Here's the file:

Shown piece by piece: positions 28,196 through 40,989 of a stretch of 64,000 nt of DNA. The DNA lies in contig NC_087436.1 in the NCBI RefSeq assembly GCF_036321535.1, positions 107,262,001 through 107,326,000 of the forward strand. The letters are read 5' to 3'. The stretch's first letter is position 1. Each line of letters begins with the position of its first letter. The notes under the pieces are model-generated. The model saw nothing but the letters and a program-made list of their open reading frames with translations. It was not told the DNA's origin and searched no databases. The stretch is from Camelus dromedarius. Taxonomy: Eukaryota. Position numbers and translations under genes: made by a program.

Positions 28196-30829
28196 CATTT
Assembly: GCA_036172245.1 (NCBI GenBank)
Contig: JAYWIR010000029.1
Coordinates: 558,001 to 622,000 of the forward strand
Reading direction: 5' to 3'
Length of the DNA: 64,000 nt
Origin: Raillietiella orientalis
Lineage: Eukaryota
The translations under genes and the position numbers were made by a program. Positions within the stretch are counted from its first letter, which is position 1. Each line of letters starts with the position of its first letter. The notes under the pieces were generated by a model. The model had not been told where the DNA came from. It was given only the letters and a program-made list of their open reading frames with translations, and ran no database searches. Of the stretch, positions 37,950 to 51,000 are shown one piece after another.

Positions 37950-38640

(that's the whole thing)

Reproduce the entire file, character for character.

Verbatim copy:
Shown piece by piece: positions 28,196 through 40,989 of a stretch of 64,000 nt of DNA. The DNA lies in contig NC_087436.1 in the NCBI RefSeq assembly GCF_036321535.1, positions 107,262,001 through 107,326,000 of the forward strand. The letters are read 5' to 3'. The stretch's first letter is position 1. Each line of letters begins with the position of its first letter. The notes under the pieces are model-generated. The model saw nothing but the letters and a program-made list of their open reading frames with translations. It was not told the DNA's origin and searched no databases. The stretch is from Camelus dromedarius. Taxonomy: Eukaryota. Position numbers and translations under genes: made by a program.

Positions 28196-30829
28196 CATTT
Assembly: GCA_036172245.1 (NCBI GenBank)
Contig: JAYWIR010000029.1
Coordinates: 558,001 to 622,000 of the forward strand
Reading direction: 5' to 3'
Length of the DNA: 64,000 nt
Origin: Raillietiella orientalis
Lineage: Eukaryota
The translations under genes and the position numbers were made by a program. Positions within the stretch are counted from its first letter, which is position 1. Each line of letters starts with the position of its first letter. The notes under the pieces were generated by a model. The model had not been told where the DNA came from. It was given only the letters and a program-made list of their open reading frames with translations, and ran no database searches. Of the stretch, positions 37,950 to 51,000 are shown one piece after another.

Positions 37950-38640